From the Editor: April 2019
Grant CameronFeatures Blogs Editor’s blog
If the ecologists and fire experts are right, and I have no reason to doubt them, wildland firefighters could be in for another busy year.
Hard to believe it could be worse, as last year was brutal, particularly for those in British Columbia and northern Ontario.
The folks in B.C. experienced their most destructive wildfire season ever and Ontario had its second worst.
Evidence suggests the trend may continue – if not this year, then in the years ahead, for sure. Inside this issue, we delve into the topic in more detail and look at some approaches and technologies being used to fight wildfires.
As Mike Flannigan, a professor of wildland fire at the University of Alberta, explains, climate change and a variation in traditional weather patterns is driving the transformation.
There is evidence to suggest that the jet stream, that powerful current of high-altitude winds that flow across Canada in the northern hemisphere, is weakening, the result being that hot, dry, windy conditions which are conducive to starting and spreading fires are becoming the norm.
The river of air gets its energy from the temperature difference between equatorial areas and the Arctic, but with the North warming up, the difference is getting smaller, and the jet stream is weakening, leading to more favourable conditions for strengthening the west coast upper ridge during the fire season.
One study suggests that in the past 15 years at least, the jet stream has been coiling up more, slithering farther north and south. When it gets stuck in the extreme pattern identified by the scientists the result is warmer temperatures and more hot, dry air that creates conditions for wildfires.
This, obviously, leads to longer wildfire seasons, more lightning strikes and drier forest fuels – ideal conditions for igniting wildland fires.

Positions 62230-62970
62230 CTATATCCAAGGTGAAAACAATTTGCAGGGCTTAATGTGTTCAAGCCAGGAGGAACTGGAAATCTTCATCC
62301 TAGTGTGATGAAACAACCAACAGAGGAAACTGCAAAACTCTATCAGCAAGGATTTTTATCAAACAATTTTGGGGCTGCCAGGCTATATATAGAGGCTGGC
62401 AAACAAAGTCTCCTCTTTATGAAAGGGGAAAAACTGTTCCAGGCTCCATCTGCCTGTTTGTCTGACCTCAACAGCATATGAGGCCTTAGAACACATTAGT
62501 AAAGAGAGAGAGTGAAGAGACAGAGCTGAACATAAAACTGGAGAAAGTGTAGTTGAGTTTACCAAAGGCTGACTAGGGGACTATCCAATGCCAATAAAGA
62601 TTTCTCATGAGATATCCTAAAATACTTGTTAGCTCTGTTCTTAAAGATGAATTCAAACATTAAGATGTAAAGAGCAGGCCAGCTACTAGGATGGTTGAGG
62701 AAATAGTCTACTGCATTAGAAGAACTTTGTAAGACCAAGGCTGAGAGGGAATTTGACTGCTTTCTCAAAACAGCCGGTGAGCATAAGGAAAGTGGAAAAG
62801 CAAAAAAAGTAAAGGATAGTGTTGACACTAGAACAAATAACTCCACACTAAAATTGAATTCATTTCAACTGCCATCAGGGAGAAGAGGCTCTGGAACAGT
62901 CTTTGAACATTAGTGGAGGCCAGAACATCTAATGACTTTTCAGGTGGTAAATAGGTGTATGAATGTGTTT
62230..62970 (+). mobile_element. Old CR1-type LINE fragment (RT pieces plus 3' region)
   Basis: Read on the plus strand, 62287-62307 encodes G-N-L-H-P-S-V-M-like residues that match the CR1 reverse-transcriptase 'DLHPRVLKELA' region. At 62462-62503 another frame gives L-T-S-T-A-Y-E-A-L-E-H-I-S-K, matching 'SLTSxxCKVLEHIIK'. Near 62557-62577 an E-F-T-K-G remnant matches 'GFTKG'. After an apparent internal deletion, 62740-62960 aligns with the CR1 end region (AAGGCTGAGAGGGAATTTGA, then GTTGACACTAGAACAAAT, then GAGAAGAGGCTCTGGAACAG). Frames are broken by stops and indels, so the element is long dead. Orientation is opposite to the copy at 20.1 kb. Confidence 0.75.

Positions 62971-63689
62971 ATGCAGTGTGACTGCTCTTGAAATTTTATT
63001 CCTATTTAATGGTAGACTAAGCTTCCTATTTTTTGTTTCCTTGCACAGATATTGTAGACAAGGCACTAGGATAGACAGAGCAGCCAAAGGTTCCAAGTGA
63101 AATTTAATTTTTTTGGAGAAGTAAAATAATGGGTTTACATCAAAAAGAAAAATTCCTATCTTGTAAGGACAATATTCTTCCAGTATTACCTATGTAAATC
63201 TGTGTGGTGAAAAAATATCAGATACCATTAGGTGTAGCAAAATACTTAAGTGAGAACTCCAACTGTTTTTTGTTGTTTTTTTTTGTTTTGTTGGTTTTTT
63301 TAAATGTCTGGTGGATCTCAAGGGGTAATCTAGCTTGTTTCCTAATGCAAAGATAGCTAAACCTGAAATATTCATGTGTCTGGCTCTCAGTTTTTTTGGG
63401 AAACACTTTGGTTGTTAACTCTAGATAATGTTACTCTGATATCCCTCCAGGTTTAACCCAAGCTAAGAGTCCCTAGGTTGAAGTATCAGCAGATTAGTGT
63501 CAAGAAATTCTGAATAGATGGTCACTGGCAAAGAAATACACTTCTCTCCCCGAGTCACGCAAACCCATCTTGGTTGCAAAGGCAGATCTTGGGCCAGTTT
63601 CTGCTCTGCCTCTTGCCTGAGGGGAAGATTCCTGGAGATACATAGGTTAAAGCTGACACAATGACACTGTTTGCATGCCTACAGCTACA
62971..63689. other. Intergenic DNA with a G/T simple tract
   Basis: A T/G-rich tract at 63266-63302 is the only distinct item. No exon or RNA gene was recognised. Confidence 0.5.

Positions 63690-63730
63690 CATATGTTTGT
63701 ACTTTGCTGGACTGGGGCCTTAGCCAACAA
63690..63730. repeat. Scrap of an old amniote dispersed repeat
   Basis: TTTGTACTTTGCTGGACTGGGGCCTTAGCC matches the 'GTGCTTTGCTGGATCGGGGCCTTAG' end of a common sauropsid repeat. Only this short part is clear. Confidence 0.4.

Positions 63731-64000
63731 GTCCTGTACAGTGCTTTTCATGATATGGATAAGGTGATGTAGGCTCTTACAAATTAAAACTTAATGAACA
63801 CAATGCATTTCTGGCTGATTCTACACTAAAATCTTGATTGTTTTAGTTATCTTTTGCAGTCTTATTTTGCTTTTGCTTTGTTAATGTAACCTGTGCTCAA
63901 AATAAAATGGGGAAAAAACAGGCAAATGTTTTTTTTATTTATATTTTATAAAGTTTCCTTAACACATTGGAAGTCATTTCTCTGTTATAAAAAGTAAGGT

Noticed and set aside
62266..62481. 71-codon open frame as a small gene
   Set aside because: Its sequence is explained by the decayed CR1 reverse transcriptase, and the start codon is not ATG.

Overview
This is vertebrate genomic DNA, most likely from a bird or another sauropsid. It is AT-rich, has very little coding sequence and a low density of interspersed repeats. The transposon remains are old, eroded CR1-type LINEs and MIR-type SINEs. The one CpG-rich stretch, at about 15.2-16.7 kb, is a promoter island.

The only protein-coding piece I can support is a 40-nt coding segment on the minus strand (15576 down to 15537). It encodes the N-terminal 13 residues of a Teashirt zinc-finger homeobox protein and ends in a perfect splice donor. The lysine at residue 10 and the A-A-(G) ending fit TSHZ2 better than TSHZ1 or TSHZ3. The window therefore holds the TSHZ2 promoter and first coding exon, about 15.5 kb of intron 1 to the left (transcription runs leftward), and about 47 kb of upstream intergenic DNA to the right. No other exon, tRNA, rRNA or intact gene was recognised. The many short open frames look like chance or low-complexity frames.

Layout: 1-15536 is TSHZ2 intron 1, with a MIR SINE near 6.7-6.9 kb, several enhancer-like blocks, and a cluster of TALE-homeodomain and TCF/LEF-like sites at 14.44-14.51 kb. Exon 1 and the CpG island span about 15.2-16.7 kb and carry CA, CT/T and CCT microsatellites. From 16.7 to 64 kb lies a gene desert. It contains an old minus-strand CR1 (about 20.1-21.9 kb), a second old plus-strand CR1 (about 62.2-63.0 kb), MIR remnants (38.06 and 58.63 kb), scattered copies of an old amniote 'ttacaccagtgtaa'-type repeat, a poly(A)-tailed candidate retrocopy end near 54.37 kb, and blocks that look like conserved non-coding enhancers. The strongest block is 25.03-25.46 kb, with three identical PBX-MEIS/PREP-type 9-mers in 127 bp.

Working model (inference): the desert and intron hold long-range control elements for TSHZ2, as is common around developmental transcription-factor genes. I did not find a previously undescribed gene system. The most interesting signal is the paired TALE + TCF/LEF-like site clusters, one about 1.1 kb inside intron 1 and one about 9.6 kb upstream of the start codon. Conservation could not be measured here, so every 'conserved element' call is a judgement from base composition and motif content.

According to the Arctic Report Card, which gathers the latest science from top experts to track changes in the North, climate change has resulted in air temperatures in the Arctic that are warming twice as fast as the rest of the globe. None of the science suggests the situation is likely to improve.
In fact, climate models suggest that the trend over the next few decades will be toward more extreme situations.
One study published last October in the Journal Science Advances suggests that summers like 2018 will be 50 per cent more frequent by the end of the century if emissions of carbon dioxide and other climate pollutants from industry, agriculture and the burning of fossil fuels continue at a high rate.
The study identified how the faster warming of the Arctic twists the jet stream into an extreme pattern that leads to persistent heat and drought extremes in some regions, with flooding in other areas.
The Government of B.C., meanwhile, predicts that climate change will lead to a temperature rise of between 1.3 and 2.7 degrees by 2050.
The big question, then, is how to reverse the trend.
Robert Gray, a well-known Chilliwack, B.C., fire ecologist, has a good handle on this sort of thing so I reached out to him for some insight.
He maintains we can’t change the climate conditions that are contributing to current and future fire behaviour, as today’s climate is the result of carbon emitted decades ago.
And, even if we could drastically reduce our carbon emission, he noted, the positive benefit wouldn’t be seen for several decades in the future.
So, according to Gray, all we can do is affect what burns and how hot it burns. That means we must reduce the fuel available to forest fires around communities, through thinning and prescribed burning.
Perhaps not what we wanted to hear, but sage advice.
Print this page